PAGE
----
Person making Sour Dough
HOW TO MAKE SOUR DOUGH

The first leavened breads were all sour doughs right up until the industrial revolution, and sour doughs are distinctly different from today's breads. The controlled use of Bakers yeast to the exclusion of all other yeasts has created a uniform flavour base. The desire for easy rising has sacrificed complexity of flavour and perhaps also contributed to the prevalence of yeast intolerance. Making bread the traditional sour dough way invites a collection of wild yeasts and natural bacteria to leaven and flavour your loaves.

To get started you will need 2kg organic rye flour, you can use wholemeal but it must contain no leavening agents, a large wide-mouthed bowl left unsealed, and a spoon. Mix one cup plain flour with slightly less than one cup warm water in the jar, stirring vigorously at least twice a day for 2-3 days. Store the jar in warm 30C location and check for bubbles which will appear as it begins to ferment. At this time remove 90% of the mixture then feed the culture with another cup of plain flour and slightly less warm water, stirring well. You may need to repeat this process of feeding the culture at 12-hour intervals for a few more days until you have a culture powerful enough to leaven your loaves. The confirmation of this is a layer of foam 3-4cm thick.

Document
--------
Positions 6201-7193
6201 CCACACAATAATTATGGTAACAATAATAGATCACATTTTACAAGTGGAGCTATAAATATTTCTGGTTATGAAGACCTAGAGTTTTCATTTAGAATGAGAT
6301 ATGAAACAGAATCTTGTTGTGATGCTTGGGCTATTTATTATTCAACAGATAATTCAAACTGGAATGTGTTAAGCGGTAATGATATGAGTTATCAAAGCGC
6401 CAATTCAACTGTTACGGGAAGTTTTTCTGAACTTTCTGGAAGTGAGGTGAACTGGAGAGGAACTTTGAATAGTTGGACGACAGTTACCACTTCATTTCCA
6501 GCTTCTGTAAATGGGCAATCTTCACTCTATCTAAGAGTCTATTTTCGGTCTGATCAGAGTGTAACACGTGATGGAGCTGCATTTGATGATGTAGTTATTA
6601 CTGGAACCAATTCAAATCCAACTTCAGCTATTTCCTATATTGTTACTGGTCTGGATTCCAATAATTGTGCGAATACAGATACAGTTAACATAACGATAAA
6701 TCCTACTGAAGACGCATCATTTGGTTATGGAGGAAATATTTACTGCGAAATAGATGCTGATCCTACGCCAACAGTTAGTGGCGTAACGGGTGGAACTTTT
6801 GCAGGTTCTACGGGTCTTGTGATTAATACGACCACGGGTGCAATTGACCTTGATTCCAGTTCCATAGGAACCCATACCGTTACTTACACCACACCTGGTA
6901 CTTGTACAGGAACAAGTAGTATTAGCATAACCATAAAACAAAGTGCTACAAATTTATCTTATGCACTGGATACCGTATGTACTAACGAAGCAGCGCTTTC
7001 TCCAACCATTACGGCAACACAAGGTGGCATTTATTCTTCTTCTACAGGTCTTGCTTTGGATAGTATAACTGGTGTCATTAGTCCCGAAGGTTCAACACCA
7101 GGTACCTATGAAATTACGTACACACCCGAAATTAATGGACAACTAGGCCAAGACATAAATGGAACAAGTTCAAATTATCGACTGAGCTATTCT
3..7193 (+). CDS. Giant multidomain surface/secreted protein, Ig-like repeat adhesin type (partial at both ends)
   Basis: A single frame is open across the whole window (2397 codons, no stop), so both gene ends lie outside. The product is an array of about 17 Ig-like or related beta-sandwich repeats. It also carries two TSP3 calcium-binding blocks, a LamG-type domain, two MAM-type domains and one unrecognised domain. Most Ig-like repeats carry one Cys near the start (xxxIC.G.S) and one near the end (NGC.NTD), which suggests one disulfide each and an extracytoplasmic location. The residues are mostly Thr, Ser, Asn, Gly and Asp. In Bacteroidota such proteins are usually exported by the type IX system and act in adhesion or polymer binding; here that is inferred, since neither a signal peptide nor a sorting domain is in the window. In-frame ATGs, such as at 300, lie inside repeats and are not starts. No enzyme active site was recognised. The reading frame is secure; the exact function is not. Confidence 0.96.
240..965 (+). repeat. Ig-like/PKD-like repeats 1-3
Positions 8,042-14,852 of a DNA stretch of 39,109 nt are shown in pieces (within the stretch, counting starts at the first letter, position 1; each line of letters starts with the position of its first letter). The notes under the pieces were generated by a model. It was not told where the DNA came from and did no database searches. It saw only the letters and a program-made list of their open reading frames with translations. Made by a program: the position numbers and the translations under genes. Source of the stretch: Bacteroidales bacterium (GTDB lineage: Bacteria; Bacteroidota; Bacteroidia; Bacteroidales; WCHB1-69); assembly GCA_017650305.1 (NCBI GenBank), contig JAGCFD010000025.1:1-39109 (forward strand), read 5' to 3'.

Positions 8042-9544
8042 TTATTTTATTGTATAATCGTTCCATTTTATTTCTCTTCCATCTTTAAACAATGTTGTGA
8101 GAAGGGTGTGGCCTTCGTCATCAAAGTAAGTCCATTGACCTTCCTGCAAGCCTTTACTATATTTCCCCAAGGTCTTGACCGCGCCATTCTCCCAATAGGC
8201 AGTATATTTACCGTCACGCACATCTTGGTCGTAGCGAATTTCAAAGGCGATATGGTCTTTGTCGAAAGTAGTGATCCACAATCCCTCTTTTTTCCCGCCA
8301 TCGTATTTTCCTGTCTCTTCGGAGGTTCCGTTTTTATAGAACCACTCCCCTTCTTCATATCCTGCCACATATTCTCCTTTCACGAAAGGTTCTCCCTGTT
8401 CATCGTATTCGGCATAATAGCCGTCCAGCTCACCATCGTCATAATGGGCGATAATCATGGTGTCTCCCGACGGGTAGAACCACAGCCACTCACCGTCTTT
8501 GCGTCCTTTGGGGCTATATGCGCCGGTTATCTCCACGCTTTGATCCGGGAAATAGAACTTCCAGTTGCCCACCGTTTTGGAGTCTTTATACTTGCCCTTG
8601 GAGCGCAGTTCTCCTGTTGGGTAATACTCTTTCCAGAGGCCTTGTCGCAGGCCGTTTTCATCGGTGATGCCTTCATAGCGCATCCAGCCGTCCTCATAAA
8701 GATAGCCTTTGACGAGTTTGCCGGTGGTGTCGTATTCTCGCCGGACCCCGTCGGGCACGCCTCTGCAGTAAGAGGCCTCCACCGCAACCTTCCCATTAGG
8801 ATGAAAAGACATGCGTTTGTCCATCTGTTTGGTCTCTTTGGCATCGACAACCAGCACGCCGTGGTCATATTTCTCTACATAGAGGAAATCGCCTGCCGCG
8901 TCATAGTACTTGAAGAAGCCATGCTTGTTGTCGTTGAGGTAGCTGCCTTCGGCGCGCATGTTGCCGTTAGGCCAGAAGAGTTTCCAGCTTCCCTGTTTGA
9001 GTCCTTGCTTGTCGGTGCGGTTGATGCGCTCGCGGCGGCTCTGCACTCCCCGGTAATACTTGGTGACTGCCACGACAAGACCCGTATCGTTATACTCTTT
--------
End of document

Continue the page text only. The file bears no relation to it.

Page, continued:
You now have an activating culture ready to move to the first proofing stage, or you may wish to refrigerate the culture (never freeze it) for a more convenient time. The culture will happily live in the fridge for many months if it is adequately looked after. You will need to reactivate a refrigerated culture by feeding it the usual cup of flour and warm water, stirring well and placing the culture in a warm spot for between 6-12 hours or until the foam reappears.

For the first proof remove the bubbling culture from its jar and scoop into a large mixing bowl, large enough for the dough to at least double its size.
Then add 2 cups warm water and 3 cups plain flour, slowly adding the flour and stirring well (don't be too concerned with lumps as the wild yeasts will eat these up). Cover the bowl with a dry cloth or cling wrap and place in a warm location 32C for up to 12 hours. This is the time when the lacto-bacilli necessary for the special sour dough taste develop, and the carbon dioxide that leavens the loaf is produced. You can experiment with the amount of time taken in first proofing and the related flavour of the bread.

After the first proof is completed remember to remove one cup of the culture and refrigerate it so you will always have an activating culture on hand. Now you are ready to add whatever flours, seeds, nuts, fruit, vegies, fats, oils, herbs and spices you wish to include in your bread. A good tip is to warm any liquids you will be using in your recipe, as it helps leaven the resulting dough.